How Much Do I Need to Retire? Avoid These Common Planning Mistakes

Retirement income
You probably don’t have it right, but that’s not really a reason to stress.

There is no shortage of retirement income advice.  And, anyone can make a prediction about  how much you will need for a secure retirement. Much of this guidance is based on sentiments that have more or less stayed the same for at least a few generations.

But what if that advice is wrong?  It might have been right for your parents.  It might even be right for your best friend.  But if the advice is wrong for you, then your future is in trouble.

Traditional wisdom can be fine as a guideline or a starting point. But as your retirement plan matures, you’ll want to deeply evaluate which assumptions it’s based on and whether or not they’re likely to hold true for you.

But don’t let any of this send you into a panic. Even if you’re not spot on about how much you need to retire, you’re still probably on a reasonably good path.

Retirement income
Chances are, no one will prove actuarial tables right.

Longevity is Changing Fast

One of the biggest factors in retirement planning and how old advice no longer holds true is the rate at which Americans are living longer. Life expectancy is usually based on the IRS actuarial table, which is nothing but an average.

Money Crashers says the problem with averages is that practically no one hits the life expectancy mark. Some people will have a shorter lifespan. Many will live much longer. So averages don’t help anyone predict life expectancy, which is a large part of what savings goals are based on.

What’s more, the older you get the more your life expectancy increases. At 60, there’s a reasonably good chance that you’ll live to see your 90th birthday.

So make sure that your retirement plan uses a life expectancy number that you are comfortable with.  You don’t want to have the good fortune to find yourself as a healthy 97 year old without any money left.

Inflation Has a Broad Effect

When most people think about inflation, the price of a gallon of milk or a loaf of bread come to mind. That’s the classic reference. But inflation affects a lot more than what everyday necessities cost, and the effect is a lot broader than you might realize. And inflation isn’t predictable, anyway.

Inflation alters compound growth, which Money Crashers explains can have far-reaching effects. But if you use the classic 3 percent inflation estimate, you might get an unpleasant surprise in the long run.

During the decade of the 70s, inflation caused prices to double. So the past isn’t a good indicator of what’s ahead. Try out a retirement calculator and adjust the standard 3 percent to a higher number, and see how different your retirement income needs can be with just a slight change in inflation.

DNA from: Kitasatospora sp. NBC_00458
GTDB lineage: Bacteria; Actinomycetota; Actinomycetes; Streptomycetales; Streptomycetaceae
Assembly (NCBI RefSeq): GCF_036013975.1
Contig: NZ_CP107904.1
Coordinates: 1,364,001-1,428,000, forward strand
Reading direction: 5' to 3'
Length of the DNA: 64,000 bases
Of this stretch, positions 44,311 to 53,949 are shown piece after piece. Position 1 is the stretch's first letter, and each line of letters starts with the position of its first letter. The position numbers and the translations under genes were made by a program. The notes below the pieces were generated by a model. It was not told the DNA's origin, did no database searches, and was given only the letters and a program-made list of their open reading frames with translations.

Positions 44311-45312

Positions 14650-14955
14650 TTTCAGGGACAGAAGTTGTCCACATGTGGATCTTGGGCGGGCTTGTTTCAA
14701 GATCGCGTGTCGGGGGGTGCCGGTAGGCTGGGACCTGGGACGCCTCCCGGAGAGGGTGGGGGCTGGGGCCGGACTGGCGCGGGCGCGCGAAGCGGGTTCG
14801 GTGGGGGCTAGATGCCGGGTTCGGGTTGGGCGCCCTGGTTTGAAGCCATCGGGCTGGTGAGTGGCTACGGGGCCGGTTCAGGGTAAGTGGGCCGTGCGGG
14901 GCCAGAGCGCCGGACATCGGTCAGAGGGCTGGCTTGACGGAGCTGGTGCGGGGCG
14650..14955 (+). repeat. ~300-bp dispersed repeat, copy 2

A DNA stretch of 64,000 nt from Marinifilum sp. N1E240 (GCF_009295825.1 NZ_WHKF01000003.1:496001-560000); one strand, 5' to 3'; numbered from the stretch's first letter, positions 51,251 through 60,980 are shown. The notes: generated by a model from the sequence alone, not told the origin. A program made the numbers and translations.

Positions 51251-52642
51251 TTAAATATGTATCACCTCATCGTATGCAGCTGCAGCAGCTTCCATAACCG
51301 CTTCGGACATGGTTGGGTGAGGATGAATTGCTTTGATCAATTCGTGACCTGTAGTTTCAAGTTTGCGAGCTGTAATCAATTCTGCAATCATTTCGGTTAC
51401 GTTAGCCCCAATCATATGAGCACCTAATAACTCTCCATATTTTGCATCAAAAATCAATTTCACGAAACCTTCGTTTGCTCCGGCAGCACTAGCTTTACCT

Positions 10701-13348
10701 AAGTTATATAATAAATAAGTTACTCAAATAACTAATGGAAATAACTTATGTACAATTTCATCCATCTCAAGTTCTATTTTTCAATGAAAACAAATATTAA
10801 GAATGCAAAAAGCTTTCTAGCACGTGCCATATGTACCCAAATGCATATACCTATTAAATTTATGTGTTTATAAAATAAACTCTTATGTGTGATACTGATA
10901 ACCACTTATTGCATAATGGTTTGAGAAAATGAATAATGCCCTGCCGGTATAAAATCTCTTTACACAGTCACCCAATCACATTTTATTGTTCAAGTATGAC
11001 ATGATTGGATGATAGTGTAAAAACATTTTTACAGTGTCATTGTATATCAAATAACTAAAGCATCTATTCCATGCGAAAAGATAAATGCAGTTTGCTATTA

Retirement income
Maybe you’ll take up a new hobby, but maybe not.

Spending Estimates Might be Inaccurate

Many retirement planning articles recommend that you plan to spend 80 percent of your current income, with inflation accounted for, when you retire.

However, many people are raring to go and ready to take on all of the fun things they’re planned for their whole lives. As a result, they spend a lot more when they retire than they did while they were working.

Spending might decrease if you slow down, but medical spending may increase substantially with age. While you’re saving money on things like travel and hobbies, you might spend more overall once you consider medical expenses.

CNN Money says that the 80 percent goal is perfectly fine for the bulk of your saving years. It gives you a reasonable target to think about, and it’s not so far off the mark as to leave you elderly and destitute one day. When you’re within about 10 years of retirement, you can finesse and make it more precise.

Slightly Inaccurate Retirement Advice is Probably Better than No Advice at All

While this article highlights potential retirement planning mistakes, the reality is that if you are planning — even if using slightly inaccurate information — you are better off than those who do not plan at all.

Saving for retirement is good, especially when you consider how many people don’t start until late in life. And while there are plenty of reasons beyond these to rethink traditional wisdom, the fact remains that any goal is better than none at all.

NewRetirement helps you sort out all of the confusing elements of saving and investing. Try out our retirement calculator, and you can see for yourself how factors such as lifespan, inflation and projected spending can alter your whole perspective. Your current plan might not be perfect. But you have the tools to make it better.

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